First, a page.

Paul Lynch, Writer-in-Residence at Maynooth University, is awarded the Booker Prize for Prophet Song
Maynooth University has congratulated Paul Lynch on his exceptional achievement in winning the Booker Prize for his fifth novel, Prophet Song. Lynch is the Arts Council Writer-in-Residence at the university, which offers an MA in Creative Writing taught by award-winning, internationally renowned writers.
Exploring extremism in an alternate or near-future Ireland, Prophet Song emerged during Lynch’s tenure as the 2019 Kildare County Council Writer-in-Residence at Maynooth.
In his role at the University, Lynch teaches a module on creativity and novel-writing, enriching the masters programme which is now in its second year. The Arts Council residency provides crucial support, offering office space and resources to assist him in his creative endeavours.
Dean of Arts, Celtic Studies and Philosophy, Professor Alison Hood said: “Paul’s impact through his literary contributions and teaching embodies creativity and academic excellence within our community. Congratulations, Paul, on this well-deserved recognition.”
Many imprints at the major publishing houses are more risk averse and this is why Oneworld, along with Fitzcarraldo, and other exciting indie houses, continue to garner acclaim and prizes
Prophet Song is published in the UK by Oneworld. The independent publisher previously won the prize two years running in 2015 and 2016, with A Brief History of Seven Killings by Marlon James, and The Sellout by Paul Beatty. Asked about being published by Oneworld, Lynch said that Annie Dillard once wrote that good writers are like tennis players playing to the edges of the court.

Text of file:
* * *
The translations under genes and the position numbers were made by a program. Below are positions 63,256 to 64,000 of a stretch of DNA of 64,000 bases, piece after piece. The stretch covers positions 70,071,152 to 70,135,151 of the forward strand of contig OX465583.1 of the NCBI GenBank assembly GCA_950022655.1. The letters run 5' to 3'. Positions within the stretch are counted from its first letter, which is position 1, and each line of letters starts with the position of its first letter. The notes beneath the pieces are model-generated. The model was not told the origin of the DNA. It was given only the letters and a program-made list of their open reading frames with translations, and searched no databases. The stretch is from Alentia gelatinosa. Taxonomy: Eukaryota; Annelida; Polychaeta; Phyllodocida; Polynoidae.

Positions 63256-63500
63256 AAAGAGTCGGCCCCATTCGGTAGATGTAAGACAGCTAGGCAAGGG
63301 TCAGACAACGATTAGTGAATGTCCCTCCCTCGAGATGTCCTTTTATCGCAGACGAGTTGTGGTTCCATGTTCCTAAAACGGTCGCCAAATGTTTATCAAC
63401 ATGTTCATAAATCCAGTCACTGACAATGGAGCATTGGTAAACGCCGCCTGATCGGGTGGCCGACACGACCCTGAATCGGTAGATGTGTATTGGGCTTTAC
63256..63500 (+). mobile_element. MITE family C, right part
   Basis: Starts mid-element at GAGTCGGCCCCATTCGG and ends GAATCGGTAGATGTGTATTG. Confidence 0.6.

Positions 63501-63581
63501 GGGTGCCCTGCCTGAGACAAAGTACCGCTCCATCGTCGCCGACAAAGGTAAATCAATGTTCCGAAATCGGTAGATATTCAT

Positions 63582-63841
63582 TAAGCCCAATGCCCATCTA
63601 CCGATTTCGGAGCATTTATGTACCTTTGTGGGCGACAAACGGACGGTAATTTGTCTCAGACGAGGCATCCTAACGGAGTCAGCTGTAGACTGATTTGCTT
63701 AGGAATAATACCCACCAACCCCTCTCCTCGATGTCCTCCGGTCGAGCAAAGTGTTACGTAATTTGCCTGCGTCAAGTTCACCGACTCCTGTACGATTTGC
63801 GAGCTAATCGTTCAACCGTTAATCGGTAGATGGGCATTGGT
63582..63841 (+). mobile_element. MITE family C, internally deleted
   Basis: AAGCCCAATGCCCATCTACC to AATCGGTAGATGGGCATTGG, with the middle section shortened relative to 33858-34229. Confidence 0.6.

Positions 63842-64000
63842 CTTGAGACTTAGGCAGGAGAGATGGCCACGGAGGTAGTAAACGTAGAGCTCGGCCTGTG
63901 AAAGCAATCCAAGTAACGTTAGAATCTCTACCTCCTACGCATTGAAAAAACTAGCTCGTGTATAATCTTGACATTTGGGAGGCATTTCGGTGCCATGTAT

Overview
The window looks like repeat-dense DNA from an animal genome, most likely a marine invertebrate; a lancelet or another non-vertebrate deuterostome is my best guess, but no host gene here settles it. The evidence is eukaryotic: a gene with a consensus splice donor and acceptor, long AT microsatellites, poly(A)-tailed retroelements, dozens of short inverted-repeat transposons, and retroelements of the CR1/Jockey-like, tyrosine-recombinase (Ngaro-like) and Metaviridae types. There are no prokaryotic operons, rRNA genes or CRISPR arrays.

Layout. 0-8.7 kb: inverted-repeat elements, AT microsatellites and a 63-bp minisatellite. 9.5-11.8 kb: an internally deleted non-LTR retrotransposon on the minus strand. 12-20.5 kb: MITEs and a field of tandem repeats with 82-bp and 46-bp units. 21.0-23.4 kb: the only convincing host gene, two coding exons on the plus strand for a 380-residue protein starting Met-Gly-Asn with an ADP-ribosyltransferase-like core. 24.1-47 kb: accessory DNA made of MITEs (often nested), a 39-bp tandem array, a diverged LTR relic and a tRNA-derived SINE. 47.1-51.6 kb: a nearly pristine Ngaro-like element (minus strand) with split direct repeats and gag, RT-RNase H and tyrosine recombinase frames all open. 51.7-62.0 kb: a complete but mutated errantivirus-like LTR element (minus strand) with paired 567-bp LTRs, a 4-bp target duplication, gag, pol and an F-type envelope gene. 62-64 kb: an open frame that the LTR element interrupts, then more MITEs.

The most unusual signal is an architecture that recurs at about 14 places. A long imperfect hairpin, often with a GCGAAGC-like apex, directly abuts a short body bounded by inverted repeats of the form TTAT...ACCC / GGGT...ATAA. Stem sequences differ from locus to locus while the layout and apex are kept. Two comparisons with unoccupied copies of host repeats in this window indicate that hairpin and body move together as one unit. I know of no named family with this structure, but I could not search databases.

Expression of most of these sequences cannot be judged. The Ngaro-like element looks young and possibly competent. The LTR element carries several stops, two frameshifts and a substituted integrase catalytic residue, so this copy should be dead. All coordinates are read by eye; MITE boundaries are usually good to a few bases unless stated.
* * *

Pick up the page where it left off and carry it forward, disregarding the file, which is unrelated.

“‘That’s where the exhilaration is,’ she said. ‘He hits up the line. He pushes the edges.’ Juliet Mabey of Oneworld continues to publish authors who play to the edges, whether or not they deliver commercially. Many imprints at the major publishing houses are more risk averse and this is why Oneworld, along with Fitzcarraldo, and other exciting indie houses, continue to garner acclaim and prizes.”
I received two Arts Council bursaries during the four years it took to write this book
Lynch is the fifth Irish author to win the Booker Prize, after Iris Murdoch, John Banville, Roddy Doyle and Anne Enright. The Northern Irish writer Anna Burns won in 2018. Lynch was one of four Irish writers to make this year’s longlist. Speaking about the wealth of exciting fiction coming out of Ireland just now, he said that none of this would be possible without the support of the Irish state. “I received two Arts Council bursaries during the four years it took to write this book.”
Sentences should press into the unknown moment
In his acceptance speech at a ceremony in London yesterday evening, Lynch said that it had not been an easy book to write. “The rational part of me believed I was dooming my career by writing this novel, though I had to write the book anyway. We do not have a choice in such matters.”
“My writing has saved me. I believe that literary style should be a way of knowing how the world has met its unfolding. Sentences should press into the unknown moment, into the most obscure hidden aspects of life, that which is barely known but asking to be revealed.”